In addition, the court unanimously held that some administrative issues cannot nullify the votes of the people. Examples include the pink sheets not being serially numbered, lack of polling station codes or repetitive codes and unknown polling stations that is polling stations created late but brought to the notice of the political parties. The majority of the court held that the absence of the presiding officer’s signature does not also nullify the votes. This time round, by the same CI 99, the respective political parties of the candidates, cannot be made parties to the case. So neither NDC nor NPP can be parties. Of course the parties reserve the right to challenge the constitutionality of the law with regard to their exclusion as interested parties.
The brief step-by-step requirements of (CI 99) are as follows. Once the President and the EC are served, they must each present their response within 10 days of the service. On the 15th day, the judges will meet the parties, to prepare for the plenary trail, which is the one that usually involves witnesses testifying in the witness box. The trial will be conducted and concluded within 7 days making it 21 days thus far. The judges have the remaining 21 days to come out with their verdict. In the event of any unforeseen challenges within the 7-day trail, the judges are at liberty to give part of their 21 days to the parties to make the trail extend beyond 7 days.
To foster transparency as was done in the last petition in 2012, the law gives the court power to allow for a live broadcast of the proceedings. It is highly expected that the court will allow such a broadcast, which will help to educate Ghanaians on the processes and outcomes of the trail. This will prepare the citizens to accept the verdict. Indeed, legal terms such as “further and better particulars” became common knowledge. So did the nation get some comic relief in the phrase “you and l were not there”, as often repeated by Dr. Bawumia? Certain comments which were regarded by the judges as constituting the offence of contempt of court were dealt with. Several persons were hauled before the panel and sanctioned.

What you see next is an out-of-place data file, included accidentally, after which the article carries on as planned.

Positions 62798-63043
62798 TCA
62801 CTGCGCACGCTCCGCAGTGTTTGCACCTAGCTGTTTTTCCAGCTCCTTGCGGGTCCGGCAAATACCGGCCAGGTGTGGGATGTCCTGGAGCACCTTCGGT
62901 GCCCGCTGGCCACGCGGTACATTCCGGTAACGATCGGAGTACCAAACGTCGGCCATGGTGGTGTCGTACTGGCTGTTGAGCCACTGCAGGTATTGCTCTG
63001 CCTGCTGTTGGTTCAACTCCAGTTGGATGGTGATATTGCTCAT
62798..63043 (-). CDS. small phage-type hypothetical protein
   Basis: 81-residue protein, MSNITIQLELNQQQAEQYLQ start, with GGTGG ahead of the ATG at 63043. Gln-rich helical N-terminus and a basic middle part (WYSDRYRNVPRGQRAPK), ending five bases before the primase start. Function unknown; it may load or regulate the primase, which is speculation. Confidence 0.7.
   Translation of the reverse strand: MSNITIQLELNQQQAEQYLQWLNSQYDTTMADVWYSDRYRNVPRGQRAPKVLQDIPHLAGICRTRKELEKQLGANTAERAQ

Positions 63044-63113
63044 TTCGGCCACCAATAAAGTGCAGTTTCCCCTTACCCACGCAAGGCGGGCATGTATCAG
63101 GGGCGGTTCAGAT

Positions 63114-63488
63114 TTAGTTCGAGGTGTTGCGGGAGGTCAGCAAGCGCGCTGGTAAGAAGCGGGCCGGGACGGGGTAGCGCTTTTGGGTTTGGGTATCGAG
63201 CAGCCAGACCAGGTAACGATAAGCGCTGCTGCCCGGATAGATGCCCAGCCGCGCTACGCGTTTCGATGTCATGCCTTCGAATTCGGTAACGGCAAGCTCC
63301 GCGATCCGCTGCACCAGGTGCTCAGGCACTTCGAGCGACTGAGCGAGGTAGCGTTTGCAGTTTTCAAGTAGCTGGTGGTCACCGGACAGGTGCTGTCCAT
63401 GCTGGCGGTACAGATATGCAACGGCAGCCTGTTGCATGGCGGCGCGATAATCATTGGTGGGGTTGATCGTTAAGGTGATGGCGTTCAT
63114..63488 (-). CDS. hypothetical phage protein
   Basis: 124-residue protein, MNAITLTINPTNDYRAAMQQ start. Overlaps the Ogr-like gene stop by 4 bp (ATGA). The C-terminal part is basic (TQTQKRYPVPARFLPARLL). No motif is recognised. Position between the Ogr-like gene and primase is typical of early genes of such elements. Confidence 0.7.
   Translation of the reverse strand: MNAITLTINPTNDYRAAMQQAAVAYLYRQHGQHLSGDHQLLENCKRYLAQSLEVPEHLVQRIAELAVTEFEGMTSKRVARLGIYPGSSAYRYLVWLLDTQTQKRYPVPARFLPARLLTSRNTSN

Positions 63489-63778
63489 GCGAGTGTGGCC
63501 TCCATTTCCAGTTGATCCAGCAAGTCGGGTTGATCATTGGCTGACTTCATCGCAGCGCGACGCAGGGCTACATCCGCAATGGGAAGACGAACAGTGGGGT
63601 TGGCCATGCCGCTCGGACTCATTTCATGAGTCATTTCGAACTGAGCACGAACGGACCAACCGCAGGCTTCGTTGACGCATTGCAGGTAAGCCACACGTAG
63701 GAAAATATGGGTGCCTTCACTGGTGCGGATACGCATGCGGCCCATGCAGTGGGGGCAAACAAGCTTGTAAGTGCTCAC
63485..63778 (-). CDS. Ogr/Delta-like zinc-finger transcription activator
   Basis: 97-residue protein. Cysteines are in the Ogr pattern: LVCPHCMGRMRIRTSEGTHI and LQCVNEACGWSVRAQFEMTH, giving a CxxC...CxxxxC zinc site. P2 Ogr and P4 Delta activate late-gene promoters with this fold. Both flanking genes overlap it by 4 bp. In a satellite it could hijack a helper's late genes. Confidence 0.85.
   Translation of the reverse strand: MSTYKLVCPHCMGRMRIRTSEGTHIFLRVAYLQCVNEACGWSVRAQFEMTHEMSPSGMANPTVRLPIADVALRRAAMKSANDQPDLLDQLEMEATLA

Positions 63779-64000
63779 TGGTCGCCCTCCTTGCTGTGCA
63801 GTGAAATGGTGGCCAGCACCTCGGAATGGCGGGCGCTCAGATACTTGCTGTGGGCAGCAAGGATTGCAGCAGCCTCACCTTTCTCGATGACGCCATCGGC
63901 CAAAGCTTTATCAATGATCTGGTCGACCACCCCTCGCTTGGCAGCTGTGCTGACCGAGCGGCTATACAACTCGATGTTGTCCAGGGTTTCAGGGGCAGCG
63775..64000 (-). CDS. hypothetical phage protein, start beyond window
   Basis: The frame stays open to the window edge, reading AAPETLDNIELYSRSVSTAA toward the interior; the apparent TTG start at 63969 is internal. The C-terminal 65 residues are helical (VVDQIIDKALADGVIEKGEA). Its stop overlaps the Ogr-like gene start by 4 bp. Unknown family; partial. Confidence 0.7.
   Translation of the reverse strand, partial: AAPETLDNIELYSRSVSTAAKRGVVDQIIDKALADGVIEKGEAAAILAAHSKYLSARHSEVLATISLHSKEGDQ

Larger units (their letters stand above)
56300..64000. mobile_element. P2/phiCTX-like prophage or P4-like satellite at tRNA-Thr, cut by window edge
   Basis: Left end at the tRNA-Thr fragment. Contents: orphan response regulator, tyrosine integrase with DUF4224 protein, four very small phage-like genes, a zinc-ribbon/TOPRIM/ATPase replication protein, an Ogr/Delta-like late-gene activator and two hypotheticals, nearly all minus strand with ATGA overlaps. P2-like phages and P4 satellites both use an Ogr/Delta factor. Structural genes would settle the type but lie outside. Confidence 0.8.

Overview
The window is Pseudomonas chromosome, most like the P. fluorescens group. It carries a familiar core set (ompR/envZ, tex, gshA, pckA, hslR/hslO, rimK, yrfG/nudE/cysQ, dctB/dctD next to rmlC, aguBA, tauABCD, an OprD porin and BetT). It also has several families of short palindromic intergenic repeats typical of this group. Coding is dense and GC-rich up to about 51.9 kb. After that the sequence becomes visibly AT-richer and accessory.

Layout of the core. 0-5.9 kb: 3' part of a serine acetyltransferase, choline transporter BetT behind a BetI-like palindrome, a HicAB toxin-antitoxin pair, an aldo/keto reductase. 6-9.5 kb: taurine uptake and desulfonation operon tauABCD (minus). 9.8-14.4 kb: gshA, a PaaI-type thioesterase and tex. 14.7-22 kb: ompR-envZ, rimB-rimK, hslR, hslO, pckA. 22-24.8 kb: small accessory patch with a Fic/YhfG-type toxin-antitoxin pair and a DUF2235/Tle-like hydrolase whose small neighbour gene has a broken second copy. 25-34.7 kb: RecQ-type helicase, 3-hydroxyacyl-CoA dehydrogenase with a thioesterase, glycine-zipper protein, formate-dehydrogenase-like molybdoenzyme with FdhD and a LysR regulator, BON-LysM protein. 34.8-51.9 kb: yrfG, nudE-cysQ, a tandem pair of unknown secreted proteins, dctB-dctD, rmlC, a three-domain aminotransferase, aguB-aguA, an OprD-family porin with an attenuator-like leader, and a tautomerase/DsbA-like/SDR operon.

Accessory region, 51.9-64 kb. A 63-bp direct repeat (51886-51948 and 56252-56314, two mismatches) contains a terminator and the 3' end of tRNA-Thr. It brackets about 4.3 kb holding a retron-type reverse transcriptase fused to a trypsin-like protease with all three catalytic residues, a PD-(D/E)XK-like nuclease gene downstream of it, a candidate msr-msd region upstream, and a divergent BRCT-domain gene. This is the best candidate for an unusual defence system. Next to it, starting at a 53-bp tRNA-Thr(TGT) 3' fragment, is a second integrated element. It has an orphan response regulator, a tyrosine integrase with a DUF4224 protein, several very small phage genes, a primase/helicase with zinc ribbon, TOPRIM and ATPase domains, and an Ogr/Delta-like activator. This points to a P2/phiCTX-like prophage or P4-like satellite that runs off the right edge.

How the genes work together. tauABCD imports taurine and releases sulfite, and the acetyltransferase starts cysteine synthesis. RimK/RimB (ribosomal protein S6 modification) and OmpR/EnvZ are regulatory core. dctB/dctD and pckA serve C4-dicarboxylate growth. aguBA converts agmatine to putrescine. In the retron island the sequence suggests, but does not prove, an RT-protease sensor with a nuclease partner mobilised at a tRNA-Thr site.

In fact, some persons, including Kenneth Kuranchie and Stephen Atubiga. For instance, Mr. Atubiga in an attempt to purge himself of contempt infamously referred to himself as “a foolish man from Binduri”. Ghanaians, therefore, expect that the lessons learnt from the 2012 petition will go a long way to discourage the parties and their supporters from making prejudicial and or contemptuous statements during the hearing of the case.
BY THE NATIONAL DEMOCRATIC CONGRESS (NDC)